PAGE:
How to Sell Products Online (Part I: Choosing a platform)

The Internet is becoming THE place to buy products and services.

It means faster access to product information and public opinion.

It means a one click buying and shipping experience.

It means generally lower overhead costs.

To get in on this digital market, you can pay for a service or marketplace to do the work. This action generally incurs a pay per month/per transaction fee.

Or…

You can build your website from the ground up to both promote and sell your product and only your product.

Both are valid options, but the ultimate decision of create or join should be thought about hard and discussed.

There are a number of options at your disposal when selling a product online. The first thing you should always do before creating or selling anything is ask some questions.

Question: What am I trying to sell online?

This sounds like a pretty obvious question to be asking, but it will determine which path you should take online.

In some cases, the answer will be to create a basic personal website.  In some cases, a more intense e-commerce solution is required. In others, it is better to use traditional Internet channels.

Let’s look at some scenarios.

Selling some basic products online

Let’s say you are selling promotional merchandise, t-shirts, video, or just some odds and ends. This is where having a personal selling website is critical. Your website becomes the portal for all of your items, with different size options, promotional content surrounding your product, and basic ordering and shipping.

Rather than get lost in the struggle of an Amazon seller’s page, make your content known through a well-made website with pricing and shipping options.

That is not to say you should never use traditional online sales routes. You should, however, diversify your business by providing the user with a strong landing page and a strong impression on what your product can do.

I have seen countless friends buy “high-quality” cases for their iPhones for $4. It usually doesn’t work out so well for the shopper, so having a real presence online can make your product more legitimate to jaded buyers. It also opens up a support channel option, so buyers know that there is a company behind a product and not just a shadow.

Give people as many chances to buy your product as posssible.

Give your product as many chances to land on a search engine as possible.

Consignment and Virtual Marketplace.

This one is difficult to place.

If you are selling one or two items here or there, I give you my full permission to use a site like eBay or Amazon.  It is a quick transaction that needs no web presence.  Just sell and collect the money.

What the question truly targets is the businessman inside. More and more people are finding success in building their own marketplaces.  In much the same way that was discussed at the beginning of this article, would it not be the coolest to be able to manage your own marketplace?

Creating an online marketplace can be a big, complex undertaking, but the results speak for themselves.

Once the online store has been created, it is just a matter of maintenance, security, and customer-service.  Take a percentage of the profits and you have morphed into an Internet mogul.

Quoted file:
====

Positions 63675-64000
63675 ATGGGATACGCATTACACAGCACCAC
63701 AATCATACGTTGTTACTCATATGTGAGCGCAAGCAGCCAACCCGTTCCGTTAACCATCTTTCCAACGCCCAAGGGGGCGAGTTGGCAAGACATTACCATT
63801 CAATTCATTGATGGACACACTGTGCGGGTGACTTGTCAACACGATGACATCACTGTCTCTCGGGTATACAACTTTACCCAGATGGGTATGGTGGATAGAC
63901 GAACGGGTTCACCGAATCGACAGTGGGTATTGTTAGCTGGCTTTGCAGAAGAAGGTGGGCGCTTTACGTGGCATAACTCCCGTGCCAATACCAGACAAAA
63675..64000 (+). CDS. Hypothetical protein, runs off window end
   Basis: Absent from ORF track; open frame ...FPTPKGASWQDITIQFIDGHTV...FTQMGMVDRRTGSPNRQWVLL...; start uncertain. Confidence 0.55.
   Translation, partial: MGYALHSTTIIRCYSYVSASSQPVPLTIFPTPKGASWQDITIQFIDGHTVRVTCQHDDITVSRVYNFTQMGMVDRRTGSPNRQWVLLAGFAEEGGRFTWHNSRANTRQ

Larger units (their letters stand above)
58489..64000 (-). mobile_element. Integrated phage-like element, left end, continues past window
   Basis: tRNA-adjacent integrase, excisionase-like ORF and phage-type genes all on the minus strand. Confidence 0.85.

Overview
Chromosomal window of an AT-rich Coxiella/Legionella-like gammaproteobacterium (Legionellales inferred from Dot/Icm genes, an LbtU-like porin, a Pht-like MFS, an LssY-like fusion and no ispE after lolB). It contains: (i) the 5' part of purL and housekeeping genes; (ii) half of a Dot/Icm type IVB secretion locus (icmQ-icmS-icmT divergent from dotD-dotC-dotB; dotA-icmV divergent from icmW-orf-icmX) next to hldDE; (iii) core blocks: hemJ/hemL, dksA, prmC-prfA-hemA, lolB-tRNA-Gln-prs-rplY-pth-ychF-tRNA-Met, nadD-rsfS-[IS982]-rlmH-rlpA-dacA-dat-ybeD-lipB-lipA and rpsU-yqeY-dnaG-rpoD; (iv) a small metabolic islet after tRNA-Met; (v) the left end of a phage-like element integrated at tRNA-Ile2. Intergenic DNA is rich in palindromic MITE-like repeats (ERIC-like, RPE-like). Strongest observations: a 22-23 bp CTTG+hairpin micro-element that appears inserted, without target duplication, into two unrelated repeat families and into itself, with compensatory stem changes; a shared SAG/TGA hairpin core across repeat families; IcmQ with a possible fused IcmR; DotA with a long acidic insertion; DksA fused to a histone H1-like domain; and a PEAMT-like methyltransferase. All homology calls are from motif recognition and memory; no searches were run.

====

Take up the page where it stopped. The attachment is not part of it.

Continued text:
We have actually done this sort of work for people in the past using nothing but a WordPress-powered website as the template. We have created marketplaces for business ads and even online marketplace for vintage cars.

J.J Best Cars

It can be done and it can look professional. Full websites, with administrators, user profiles, and financial systems can happen.

Selling Creative Works Online

For selling books online, selling music online, selling art online, and selling any other creative work online, a simple promotional page may be the better option.

With these mediums, people have a general knowledge of where to go to buy a piece of creative content.

For example, if I want to purchase a physical book, I will probably go to Barnes and Noble’s or Amazon’s website and search for the book. If it is a digital copy of said book, I would purchase the book in the store of the chosen device (Amazon for Kindle, iBooks for Apple, Barnes and Noble for Nook, etc.).

If I wanted to buy a song from an artist, I would probably use iTunes or some other similar music interface.

The point is, people looking for media are not usually looking at a specific artist’s website for purchasing.

But, that should not discourage a sales website. Rather, it should place the focus on creating a website with a call to action or testimonials to direct those that go to your website to the shopping options they have and to promote the hell out of your content.

Speaking of testimonials…

Selling Services Online

Services are an interesting beast because they are what marketers refer to as intangible goods.

You can see a service no better on a website than you could in a brick and mortar retailer. Therefore, it is up to pricing and public opinion to sway the business of a service.

Similar to the above article, the focus should be on declaring and promoting your services with contact and pricing information.  And litter that website with testimonials from previous customers to let people know that you mean business!

Take a look at this legal theme for WordPress that we crafted to make testimonials simpler, as an example.

A Brave New World

E-commerce is quickly taking over the world as the best and fastest way to shop.

We hope that you read through this article and got a better understanding of which direction to take when you wish to sell products online. It is becoming a very necessary element of running any business and should be treated as such.

Later this week, we will talk about taking the first step with WordPress in making a killer e-commerce or promotional website (part II).

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